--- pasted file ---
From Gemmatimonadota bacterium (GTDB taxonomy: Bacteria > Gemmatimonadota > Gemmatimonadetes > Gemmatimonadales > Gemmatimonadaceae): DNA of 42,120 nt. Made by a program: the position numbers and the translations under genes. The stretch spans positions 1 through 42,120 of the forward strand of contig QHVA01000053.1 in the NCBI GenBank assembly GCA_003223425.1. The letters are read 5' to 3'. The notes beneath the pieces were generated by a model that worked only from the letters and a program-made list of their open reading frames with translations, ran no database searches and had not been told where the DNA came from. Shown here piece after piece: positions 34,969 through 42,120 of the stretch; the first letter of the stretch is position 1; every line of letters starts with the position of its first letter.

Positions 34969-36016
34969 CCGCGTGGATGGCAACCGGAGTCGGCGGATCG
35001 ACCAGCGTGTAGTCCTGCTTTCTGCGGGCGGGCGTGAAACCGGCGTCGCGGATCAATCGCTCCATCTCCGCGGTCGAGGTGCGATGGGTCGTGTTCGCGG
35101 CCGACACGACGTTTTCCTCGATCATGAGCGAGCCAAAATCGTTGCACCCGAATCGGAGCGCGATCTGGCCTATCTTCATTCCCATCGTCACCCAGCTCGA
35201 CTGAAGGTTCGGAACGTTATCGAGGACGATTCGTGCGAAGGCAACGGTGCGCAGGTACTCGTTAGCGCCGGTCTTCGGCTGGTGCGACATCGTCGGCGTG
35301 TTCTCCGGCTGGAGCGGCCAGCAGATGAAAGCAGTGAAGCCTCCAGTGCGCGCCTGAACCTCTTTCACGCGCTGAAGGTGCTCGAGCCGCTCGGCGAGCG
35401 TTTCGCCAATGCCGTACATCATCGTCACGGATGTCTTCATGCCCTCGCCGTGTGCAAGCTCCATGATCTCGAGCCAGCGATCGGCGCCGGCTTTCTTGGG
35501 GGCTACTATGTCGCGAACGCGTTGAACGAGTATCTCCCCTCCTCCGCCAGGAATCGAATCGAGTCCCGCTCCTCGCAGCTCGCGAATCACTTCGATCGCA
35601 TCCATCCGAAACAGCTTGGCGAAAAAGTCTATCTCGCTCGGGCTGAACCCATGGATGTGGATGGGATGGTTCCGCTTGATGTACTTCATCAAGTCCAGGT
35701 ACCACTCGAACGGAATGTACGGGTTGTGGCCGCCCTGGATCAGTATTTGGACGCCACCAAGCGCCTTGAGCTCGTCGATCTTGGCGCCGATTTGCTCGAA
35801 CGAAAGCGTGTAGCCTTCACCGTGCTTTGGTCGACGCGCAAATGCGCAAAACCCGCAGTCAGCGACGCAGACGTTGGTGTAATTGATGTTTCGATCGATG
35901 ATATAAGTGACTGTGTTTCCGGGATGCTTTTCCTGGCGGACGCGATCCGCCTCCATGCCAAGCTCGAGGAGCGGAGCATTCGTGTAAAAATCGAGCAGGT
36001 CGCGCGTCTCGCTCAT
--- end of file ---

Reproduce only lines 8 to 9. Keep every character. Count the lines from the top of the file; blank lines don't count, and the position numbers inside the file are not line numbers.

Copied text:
35401 TTTCGCCAATGCCGTACATCATCGTCACGGATGTCTTCATGCCCTCGCCGTGTGCAAGCTCCATGATCTCGAGCCAGCGATCGGCGCCGGCTTTCTTGGG
35501 GGCTACTATGTCGCGAACGCGTTGAACGAGTATCTCCCCTCCTCCGCCAGGAATCGAATCGAGTCCCGCTCCTCGCAGCTCGCGAATCACTTCGATCGCA